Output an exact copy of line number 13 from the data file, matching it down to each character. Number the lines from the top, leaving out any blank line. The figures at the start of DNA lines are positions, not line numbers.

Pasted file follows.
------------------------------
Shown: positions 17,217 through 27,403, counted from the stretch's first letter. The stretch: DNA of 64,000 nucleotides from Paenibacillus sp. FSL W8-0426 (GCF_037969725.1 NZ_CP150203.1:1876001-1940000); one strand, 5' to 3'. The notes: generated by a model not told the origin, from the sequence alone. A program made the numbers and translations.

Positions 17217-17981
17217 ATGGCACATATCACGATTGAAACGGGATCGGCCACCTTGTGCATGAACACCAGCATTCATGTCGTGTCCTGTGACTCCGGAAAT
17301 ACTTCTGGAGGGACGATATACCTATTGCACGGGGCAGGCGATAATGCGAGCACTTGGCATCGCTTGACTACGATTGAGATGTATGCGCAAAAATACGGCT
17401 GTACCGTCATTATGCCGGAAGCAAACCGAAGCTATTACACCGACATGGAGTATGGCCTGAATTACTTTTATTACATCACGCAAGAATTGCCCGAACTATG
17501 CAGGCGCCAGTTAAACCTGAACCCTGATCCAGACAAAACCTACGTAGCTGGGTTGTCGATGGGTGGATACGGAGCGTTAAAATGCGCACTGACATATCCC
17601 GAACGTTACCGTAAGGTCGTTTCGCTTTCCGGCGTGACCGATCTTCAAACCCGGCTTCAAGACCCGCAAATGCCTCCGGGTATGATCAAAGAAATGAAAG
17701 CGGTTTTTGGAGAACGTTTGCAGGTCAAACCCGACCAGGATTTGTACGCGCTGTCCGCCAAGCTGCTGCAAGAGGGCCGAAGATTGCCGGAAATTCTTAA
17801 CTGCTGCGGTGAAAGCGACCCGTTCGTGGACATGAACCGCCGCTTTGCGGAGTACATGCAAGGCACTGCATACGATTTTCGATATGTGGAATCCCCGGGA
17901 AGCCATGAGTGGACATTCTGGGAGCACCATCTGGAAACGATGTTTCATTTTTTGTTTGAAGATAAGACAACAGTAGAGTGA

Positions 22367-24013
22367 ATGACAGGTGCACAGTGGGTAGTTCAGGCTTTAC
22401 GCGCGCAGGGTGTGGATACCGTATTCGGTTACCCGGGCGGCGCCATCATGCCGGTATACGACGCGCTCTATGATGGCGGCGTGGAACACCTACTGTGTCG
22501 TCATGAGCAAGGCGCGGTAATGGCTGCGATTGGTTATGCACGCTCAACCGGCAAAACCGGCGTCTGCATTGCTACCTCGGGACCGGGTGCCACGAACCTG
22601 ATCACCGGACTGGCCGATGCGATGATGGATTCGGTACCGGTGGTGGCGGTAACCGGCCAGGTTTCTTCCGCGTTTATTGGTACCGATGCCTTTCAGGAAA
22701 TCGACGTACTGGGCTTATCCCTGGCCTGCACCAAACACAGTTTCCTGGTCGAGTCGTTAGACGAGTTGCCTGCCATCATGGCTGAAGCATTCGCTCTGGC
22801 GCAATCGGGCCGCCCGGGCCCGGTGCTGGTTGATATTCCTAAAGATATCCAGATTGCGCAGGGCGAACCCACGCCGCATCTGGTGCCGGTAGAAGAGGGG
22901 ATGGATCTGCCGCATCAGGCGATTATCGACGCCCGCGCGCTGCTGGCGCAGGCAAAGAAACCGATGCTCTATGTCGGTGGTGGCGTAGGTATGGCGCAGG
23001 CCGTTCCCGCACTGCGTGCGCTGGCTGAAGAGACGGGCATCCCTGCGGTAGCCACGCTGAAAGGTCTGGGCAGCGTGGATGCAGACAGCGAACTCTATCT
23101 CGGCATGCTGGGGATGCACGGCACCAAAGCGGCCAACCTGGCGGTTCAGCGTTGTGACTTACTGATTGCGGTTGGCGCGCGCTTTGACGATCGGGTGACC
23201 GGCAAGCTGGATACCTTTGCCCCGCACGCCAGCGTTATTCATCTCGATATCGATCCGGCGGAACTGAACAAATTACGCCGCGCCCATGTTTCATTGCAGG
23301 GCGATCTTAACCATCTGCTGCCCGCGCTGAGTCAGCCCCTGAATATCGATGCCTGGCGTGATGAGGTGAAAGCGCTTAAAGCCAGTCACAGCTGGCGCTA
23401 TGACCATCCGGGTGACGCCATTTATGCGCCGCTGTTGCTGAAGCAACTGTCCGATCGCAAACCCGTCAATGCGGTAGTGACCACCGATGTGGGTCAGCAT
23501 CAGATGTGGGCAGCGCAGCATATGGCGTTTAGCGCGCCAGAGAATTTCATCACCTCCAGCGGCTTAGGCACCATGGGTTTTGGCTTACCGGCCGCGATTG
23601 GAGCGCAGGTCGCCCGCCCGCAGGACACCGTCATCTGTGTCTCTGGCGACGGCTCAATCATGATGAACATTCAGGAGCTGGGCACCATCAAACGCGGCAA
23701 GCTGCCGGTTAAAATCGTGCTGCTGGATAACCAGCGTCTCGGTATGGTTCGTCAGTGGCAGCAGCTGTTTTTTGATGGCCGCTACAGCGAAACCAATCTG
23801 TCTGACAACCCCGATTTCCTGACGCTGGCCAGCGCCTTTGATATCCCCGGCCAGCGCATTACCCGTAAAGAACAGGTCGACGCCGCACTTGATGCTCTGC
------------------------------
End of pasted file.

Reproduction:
22401 GCGCGCAGGGTGTGGATACCGTATTCGGTTACCCGGGCGGCGCCATCATGCCGGTATACGACGCGCTCTATGATGGCGGCGTGGAACACCTACTGTGTCG